Herbal farming improving socio-economic status of Kanchanpur women

Herbal farming improving socio-economic status of Kanchanpur women

Herbal farming improving socio-economic status of Kanchanpur women

A group of women engaged in the herbal farming at Beldandi in Shuklaphanta Municipality in Kanchannpur district have been achieving economic independence thereby uplifting their socio economic status since their herbal farming began to thrive.

They have become a veritable backbone of subsistence herbal farming in their locality which is suitable for producing various herbal products of medicinal value.

The seven groups of women consisting 40 entrepreneurs have planted Peppermint (locally known as Mentha) across 2 bigha of land and reaped Rs 156,166 within three months of planting.

They have deposited 10 per cent of the total earning- Rs 15,646- in the cash and have distributed the rest of the amount among themselves.

Local farmer Bhotani Chaudhari jubilantly expressed, “Earlier we were dependent on our spouses for pocket money and domestic expenses. But after growing peppermint, we have been able to make money and run the household with our earnings.”

Chaudhari proudly shared that following the herbal farming, they have grown into a strong economic position to contribute to their household affairs and to their husbands for their pocket money.

Another local farmer Rohina Okheda boasted that the peppermint farming has been earning them handsome earnings as a result they have been a breadwinner in the family.

Most importantly, as Okheda put it, their spouse and their in-laws also started supporting their enterprises once the harvest began to earn them handsome income.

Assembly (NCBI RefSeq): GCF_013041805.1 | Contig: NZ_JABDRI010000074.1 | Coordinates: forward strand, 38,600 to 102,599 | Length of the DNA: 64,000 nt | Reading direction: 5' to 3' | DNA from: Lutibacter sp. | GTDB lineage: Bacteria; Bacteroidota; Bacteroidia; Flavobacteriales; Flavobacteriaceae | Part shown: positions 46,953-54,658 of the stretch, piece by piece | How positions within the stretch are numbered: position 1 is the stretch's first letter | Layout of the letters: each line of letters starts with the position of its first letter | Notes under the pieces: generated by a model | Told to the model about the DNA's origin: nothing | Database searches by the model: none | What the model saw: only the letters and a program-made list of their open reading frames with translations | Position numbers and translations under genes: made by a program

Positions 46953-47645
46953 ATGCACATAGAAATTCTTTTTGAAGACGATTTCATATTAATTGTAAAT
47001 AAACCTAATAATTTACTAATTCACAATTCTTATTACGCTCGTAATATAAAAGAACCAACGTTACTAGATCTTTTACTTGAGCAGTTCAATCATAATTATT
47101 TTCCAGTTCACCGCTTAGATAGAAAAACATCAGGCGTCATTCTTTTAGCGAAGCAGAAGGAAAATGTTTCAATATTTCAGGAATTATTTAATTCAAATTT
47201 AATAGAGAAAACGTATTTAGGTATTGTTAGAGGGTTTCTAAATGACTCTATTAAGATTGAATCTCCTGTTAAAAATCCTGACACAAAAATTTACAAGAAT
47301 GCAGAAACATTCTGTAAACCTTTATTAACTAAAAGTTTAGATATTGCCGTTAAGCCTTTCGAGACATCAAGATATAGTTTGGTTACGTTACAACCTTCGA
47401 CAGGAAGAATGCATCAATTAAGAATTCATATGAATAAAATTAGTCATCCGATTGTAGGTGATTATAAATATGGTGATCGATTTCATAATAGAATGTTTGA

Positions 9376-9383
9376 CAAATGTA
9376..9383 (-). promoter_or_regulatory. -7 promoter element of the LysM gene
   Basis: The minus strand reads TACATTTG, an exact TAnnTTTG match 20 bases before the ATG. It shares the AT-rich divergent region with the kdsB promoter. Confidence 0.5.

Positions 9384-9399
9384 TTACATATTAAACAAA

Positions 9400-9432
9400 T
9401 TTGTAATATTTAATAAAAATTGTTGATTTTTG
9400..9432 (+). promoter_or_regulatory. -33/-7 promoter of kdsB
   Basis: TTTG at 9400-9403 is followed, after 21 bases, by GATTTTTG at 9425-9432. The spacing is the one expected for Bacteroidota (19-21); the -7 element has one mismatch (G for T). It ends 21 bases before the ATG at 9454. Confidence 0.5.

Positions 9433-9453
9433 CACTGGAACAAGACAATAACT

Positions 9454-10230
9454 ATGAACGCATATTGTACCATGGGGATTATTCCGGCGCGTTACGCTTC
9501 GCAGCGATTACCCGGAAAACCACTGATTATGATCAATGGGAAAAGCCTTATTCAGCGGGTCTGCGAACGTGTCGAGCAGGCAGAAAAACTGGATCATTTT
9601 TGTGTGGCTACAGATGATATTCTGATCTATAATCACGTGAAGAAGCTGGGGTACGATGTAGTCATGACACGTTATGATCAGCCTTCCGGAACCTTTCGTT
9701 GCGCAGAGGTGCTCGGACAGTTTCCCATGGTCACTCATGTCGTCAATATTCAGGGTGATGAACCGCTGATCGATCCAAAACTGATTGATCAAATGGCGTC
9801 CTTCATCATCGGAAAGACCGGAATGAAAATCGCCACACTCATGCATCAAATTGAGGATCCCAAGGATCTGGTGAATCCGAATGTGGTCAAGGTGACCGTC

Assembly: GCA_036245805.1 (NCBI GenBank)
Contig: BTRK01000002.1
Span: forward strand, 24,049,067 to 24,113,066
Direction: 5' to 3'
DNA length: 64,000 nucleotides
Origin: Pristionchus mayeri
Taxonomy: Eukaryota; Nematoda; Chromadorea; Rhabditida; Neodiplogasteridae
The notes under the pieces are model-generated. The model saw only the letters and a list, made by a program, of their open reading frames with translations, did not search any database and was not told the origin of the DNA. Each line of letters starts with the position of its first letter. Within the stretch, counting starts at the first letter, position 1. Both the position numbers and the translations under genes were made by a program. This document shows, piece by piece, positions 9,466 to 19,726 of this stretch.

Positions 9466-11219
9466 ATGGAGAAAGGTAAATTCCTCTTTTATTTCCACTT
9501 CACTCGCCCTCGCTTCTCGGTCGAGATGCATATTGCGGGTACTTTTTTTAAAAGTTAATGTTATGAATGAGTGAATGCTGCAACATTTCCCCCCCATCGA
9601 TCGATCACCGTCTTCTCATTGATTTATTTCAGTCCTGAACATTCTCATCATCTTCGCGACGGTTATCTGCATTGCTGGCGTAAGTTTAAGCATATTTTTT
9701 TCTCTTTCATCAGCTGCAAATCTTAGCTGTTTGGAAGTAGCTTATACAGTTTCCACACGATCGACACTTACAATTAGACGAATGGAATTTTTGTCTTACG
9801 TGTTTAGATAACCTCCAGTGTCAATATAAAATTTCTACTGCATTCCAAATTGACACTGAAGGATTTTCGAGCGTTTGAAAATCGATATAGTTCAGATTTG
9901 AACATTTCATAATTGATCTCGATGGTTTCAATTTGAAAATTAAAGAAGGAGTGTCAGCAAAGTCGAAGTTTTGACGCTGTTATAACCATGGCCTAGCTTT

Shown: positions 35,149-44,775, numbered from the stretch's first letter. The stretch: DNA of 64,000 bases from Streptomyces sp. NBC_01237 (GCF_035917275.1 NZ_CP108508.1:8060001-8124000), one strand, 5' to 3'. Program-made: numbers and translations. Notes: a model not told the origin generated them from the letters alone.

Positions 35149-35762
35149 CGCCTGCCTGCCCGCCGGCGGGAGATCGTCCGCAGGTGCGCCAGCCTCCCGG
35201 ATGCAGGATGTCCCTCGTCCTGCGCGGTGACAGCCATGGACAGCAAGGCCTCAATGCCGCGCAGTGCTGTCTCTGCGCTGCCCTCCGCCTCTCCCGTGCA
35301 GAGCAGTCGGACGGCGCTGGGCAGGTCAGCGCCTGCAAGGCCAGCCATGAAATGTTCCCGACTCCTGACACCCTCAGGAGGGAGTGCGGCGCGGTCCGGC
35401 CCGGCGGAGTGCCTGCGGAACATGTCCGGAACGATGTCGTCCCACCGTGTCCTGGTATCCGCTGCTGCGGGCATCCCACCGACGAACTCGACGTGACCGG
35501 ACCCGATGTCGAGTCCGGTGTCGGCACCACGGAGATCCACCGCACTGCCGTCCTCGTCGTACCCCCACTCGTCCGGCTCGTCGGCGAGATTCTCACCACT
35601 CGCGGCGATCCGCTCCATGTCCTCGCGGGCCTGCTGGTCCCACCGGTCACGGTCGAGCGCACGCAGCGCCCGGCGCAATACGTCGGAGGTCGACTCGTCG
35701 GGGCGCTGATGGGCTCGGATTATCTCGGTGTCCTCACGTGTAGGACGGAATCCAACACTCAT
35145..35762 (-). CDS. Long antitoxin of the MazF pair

The peppermint is processed along with Asare (Curry Leaves) and Chamomile to produe oil form them which can be used aromatically, topically and internally to address a number of health concerns including boosting energy level and improving skin and hair health.

“A litre of peppermint oil is being sold out for Rs 2,200,” she informed, adding,” We are mulling to further expand peppermint farming .”

Sukuni Chaudhari, another woman in the group, said, “The wild animals would cause problem eating up and destroying the cereal crops before. The animals do not harm the herb cultivation. Moreover, herbs cultivation fetches more income, so we are planning to cultivate herbs on all our land.”

Thirteen women of the group have grown 8.74 kilogrammes chamomile which was sold at Rs 463 thousand 120. Of this amount, Rs 46,312 was deposited in the group’s fund while sharing the rest amongst themselves. Chamomile sells at Rs 53 thousand per kilogramme.

The women associated with the herbs processing plant group have also started growing the chamomile seedlings in the nursery after knowing that it brought a good income. They are planting chamomile in the field where they used to grow cereal crops before.

“We do not have enough to eat for even six months by growing cereal crops. But through herbs farming we have enough money to run the house for the whole year and we are also able to save some money out of this,” said Soni Chaudhari.

Similarly, local women have earned Rs 132 thousand by processing the ‘Asare’ plant that grows in the Pragati community forest which they have been managing and regulating. The oil extracted from Asare has sold at Rs 4,000 per kilogramme.

A non-governmental organization called NEEDS has set up a herb processing plant at an investment of Rs 600 thousand for processing the herbs grown by the women. It has also constructed a shed and drier for drying the herbs.

A revolving fund of Rs 100 thousand has also been set up with support from the organization for improving the socio-economic condition of the women farmers. The women have taken loan from the revolving fund at a nominal rate of interest and invested the loan amount to start shop, poultry keeping, pig rearing and livestock farming.



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